Tower Bancorp Inc. of Harrisburg, Pa., reported a surprising fourth-quarter loss Wednesday.
It came from a spike in Tower's loan-loss provision, along with expenses tied to its December purchase of the struggling First Chester County Corp.
The $2.7 billion-asset company swung to a loss of $4.3 million, or 54 cents a share, from a profit of $2.5 million, or 35 cents a share, a year earlier. Analysts had expected Tower to earn 14 cents a share, according to Thomson Reuters.
The estimates did not factor in all of the quarter's activity, including a big merger, a capital raise, and plansment that it would close First Chester's home loan division, said Matthew Clark, an analyst at KBW Inc.'s Keefe, Bruyette & Woods Inc. "That's a fair amount of noise that we fully had expected, but didn't really have embedded in our numbers," he said.
The $4.1 million provision, which was nearly triple what Tower had a quarter earlier, included a $2.5 million reserve for a commercial loan that the borrower plans to refinance this quarter, Tower said.
Tower said last month that it would close the American Home Bank division by June 30. The plan resulted in a significant decrease in revenue generation at the division, which had a $1.4 million operating loss in the fourth quarter.
Tower's full-year earnings fell 65.7%, to $1.3 million. Tower stressed during a conference call that operating income, excluding merger-related costs and restructuring charges, was consistent with a year earlier, at $5.9 million.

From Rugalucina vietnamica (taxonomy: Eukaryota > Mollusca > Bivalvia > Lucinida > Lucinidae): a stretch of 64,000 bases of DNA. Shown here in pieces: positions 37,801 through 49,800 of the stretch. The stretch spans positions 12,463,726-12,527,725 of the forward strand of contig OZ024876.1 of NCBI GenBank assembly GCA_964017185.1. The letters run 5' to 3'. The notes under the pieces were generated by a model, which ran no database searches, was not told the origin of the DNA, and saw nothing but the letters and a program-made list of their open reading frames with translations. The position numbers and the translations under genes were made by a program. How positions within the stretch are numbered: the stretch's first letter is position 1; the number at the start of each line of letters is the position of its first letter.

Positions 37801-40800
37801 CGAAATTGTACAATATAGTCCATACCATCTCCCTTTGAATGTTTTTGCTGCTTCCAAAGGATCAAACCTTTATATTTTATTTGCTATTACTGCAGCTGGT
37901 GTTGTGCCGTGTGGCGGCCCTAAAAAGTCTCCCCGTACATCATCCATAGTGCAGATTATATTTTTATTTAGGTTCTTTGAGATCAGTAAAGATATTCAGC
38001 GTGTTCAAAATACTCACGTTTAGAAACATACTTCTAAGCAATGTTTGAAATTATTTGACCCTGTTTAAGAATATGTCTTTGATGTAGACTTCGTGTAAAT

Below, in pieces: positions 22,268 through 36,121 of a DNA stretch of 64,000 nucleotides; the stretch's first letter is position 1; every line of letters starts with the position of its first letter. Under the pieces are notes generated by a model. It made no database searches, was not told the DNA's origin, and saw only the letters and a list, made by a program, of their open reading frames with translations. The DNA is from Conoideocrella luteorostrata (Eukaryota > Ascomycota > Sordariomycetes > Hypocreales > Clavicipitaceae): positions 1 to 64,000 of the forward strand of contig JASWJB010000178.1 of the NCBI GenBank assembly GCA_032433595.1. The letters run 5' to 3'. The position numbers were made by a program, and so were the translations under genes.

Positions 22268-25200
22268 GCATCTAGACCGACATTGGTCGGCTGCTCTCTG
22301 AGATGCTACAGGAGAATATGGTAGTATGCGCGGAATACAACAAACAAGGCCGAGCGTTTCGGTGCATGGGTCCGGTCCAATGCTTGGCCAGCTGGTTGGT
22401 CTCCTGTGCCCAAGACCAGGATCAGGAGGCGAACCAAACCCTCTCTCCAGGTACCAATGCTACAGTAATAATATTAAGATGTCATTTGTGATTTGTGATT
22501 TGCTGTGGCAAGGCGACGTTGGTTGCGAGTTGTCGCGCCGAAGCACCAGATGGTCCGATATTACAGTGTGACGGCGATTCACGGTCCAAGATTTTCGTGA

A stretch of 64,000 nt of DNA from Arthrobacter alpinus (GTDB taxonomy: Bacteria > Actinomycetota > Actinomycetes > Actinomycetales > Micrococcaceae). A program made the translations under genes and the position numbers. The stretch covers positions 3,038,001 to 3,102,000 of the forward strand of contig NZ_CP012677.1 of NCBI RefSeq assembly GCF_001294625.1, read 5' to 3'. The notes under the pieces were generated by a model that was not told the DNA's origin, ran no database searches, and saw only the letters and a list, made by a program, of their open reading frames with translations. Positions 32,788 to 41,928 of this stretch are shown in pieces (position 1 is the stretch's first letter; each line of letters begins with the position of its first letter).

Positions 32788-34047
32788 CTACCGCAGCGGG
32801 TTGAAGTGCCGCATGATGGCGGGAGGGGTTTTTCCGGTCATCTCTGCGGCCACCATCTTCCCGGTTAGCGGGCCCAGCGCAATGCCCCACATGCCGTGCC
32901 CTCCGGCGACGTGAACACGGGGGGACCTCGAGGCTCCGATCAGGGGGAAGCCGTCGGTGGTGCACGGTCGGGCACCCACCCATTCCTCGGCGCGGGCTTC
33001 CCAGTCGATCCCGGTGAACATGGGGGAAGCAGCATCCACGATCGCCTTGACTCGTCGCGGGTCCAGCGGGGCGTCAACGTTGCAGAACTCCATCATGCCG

Andrew Samuel, Tower's chief executive, said he was "pleased" with the results excluding special charges and the loss tied to the home loan division. "For the year we experienced excellent loan growth, continued ... margin expansion, continued superior loan quality, and increased noninterest income," he said.
"We anticipate continued momentum in 2011," he added.
Delinquencies rose $23.3 million in the fourth quarter, including $6.9 million from First Chester that did not have specific reserves marked against them. Nonperforming assets rose 43.2% from a quarter earlier, $6.9 million.
Samuel said those risks were factored into the price — Tower paid $15.1 million less than it originally expected as a result of First Chester's deteriorating credit — and the loan portfolio had been marked down to fair value.
"We continue to believe ... that the combined franchise will achieve the same level of earnings accretion that was originally projected with this transaction," Samuel said.